Trash, Trampoline and the Party Girl

It’s not surprising in the slightest that this song has become more popular and well-known than the single it b-sided. It’s a better song, and for an October period song, it’s got plenty of surprising aspects to it too, along with ambiguities that are refreshing in the midst of the utter and somewhat dubious certainties dominating similar-period songs. However, there’s also no doubt as to why it’s a b-side, either – there’s a ramshackle element to it (strummed acoustic guitar and plinking piano) that radio, with its traditional emphasis on being as slick as possible, just wouldn’t embrace. Bono sings in a cracked and weary tone that suggests distress at the situation at hand.

It’s no wonder he’s distressed, either – it seems that none of the three characters of the song will tell him their real names, leaving only their titular pseudonyms (we can presume the narrator invented these, seeing as “Trash Can” is hardly a name you might choose for yourself, although it’s never really explained where the names come from). They also won’t reveal their motives either, although the narrator “thinks he knows what [Trampoline] wants”, and suggests that Party Girl “wants more than a party”. We’re told that Trash Can does all that he can/wham, bang, which might well be either sexual innuendo or an implication of a well-meaning individual who gets stomped on. Either way, the song carries a weight of disillusionment, mystery, and a messy set of relations, making for an apparently whimsical song that actually ends up quite sinister as a result. Overall, it’s one of the few early b-sides from U2 to be very good in its own right, not just a demo, instrumental or album castoff.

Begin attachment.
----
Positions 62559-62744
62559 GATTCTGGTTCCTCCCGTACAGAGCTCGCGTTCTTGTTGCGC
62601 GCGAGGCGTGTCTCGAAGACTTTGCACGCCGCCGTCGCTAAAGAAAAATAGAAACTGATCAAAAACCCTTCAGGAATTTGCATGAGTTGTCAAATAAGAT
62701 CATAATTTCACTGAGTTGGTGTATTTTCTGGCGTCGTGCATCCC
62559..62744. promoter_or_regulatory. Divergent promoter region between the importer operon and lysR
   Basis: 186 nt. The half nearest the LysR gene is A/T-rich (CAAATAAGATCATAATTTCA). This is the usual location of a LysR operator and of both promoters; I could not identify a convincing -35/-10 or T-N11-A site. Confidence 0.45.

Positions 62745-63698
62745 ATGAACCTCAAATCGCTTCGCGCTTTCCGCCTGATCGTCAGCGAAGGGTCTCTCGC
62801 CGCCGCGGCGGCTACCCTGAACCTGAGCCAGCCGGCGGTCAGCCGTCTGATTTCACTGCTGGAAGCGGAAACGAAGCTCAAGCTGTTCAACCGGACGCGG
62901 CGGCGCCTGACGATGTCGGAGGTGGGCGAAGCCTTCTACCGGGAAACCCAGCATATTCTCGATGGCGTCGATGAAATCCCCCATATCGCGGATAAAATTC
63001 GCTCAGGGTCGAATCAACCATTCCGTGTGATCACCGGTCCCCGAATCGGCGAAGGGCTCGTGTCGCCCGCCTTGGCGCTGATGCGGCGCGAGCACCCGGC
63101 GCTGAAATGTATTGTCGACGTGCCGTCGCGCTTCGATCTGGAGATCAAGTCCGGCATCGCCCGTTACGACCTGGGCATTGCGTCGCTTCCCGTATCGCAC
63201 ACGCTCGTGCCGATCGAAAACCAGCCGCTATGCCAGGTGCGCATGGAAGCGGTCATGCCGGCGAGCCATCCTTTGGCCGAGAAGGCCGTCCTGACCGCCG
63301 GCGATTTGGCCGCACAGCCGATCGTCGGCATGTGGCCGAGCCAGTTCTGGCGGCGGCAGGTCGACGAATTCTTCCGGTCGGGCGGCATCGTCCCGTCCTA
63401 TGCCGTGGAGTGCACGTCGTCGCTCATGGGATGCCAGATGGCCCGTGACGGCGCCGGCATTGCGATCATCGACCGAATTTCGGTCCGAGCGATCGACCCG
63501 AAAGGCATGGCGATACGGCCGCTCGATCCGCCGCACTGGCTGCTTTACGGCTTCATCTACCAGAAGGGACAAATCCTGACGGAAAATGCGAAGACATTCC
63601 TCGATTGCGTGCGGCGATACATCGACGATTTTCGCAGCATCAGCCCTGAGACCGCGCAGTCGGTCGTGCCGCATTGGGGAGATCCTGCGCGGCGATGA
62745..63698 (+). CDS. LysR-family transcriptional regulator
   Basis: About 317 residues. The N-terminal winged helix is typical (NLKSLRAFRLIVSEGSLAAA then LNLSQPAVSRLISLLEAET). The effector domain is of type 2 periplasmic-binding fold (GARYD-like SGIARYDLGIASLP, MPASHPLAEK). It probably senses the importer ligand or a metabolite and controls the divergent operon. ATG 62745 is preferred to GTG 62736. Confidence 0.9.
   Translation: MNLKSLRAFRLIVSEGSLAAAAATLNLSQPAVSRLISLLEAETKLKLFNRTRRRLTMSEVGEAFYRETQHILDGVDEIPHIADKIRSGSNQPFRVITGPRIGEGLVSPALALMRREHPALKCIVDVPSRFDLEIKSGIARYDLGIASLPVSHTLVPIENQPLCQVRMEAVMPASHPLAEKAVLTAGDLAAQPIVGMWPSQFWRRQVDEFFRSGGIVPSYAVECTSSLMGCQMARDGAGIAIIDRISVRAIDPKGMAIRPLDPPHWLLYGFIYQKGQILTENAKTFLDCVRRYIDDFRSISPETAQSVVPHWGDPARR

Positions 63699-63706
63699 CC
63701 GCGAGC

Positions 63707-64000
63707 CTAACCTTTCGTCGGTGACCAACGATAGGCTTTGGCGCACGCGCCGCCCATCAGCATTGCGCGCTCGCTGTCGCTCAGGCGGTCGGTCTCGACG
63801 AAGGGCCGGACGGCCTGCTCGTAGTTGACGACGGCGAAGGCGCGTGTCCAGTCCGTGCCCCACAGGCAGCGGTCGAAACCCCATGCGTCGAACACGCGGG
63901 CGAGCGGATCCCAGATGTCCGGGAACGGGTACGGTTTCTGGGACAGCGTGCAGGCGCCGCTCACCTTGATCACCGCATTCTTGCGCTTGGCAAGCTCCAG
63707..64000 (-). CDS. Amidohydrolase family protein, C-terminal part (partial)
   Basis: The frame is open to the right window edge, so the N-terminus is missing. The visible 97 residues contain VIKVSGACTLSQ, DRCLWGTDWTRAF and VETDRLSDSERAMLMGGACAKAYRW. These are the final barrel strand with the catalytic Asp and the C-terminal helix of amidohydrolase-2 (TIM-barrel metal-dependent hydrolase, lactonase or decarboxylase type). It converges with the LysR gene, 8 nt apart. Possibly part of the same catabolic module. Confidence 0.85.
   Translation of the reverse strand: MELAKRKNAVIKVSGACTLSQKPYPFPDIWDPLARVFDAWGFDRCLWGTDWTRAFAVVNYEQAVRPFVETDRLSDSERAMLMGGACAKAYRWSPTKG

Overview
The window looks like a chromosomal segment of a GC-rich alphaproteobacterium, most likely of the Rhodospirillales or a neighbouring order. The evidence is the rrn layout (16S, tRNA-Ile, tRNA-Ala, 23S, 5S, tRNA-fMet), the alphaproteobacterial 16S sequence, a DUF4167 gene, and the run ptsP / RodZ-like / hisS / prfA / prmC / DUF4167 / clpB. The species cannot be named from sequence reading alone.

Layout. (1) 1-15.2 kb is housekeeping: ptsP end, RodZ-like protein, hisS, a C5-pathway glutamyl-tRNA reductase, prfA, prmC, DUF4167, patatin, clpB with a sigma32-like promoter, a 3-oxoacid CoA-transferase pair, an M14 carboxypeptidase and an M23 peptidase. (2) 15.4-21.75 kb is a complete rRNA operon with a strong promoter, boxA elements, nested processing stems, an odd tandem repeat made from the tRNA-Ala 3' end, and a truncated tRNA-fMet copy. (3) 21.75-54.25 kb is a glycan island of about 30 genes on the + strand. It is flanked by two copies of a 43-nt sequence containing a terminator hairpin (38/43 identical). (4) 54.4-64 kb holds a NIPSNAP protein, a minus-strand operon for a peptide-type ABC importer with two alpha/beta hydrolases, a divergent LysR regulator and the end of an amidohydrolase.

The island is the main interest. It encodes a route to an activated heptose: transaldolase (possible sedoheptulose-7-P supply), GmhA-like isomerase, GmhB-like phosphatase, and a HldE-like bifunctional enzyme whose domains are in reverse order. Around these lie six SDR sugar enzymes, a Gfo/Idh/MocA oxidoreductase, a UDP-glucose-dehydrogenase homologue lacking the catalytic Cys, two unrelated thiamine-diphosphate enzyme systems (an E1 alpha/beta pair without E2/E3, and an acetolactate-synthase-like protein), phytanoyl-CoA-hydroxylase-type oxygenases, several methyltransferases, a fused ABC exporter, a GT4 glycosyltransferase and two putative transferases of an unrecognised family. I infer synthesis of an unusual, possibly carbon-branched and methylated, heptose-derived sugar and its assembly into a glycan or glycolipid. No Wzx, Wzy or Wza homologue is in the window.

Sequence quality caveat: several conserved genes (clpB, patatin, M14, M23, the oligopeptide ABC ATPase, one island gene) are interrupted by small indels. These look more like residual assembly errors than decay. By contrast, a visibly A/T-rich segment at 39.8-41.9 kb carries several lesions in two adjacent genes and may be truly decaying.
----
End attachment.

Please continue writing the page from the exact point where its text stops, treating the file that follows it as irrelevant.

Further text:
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~ by 4trak on April 26, 2008.

One Response to “Trash, Trampoline and the Party Girl”

  1. […] not only does he lie with his partner in “whispers and moans”, and that he feels like trash.  He’s thus calling for help, imploring with the immense amount of babies (sorry, […]

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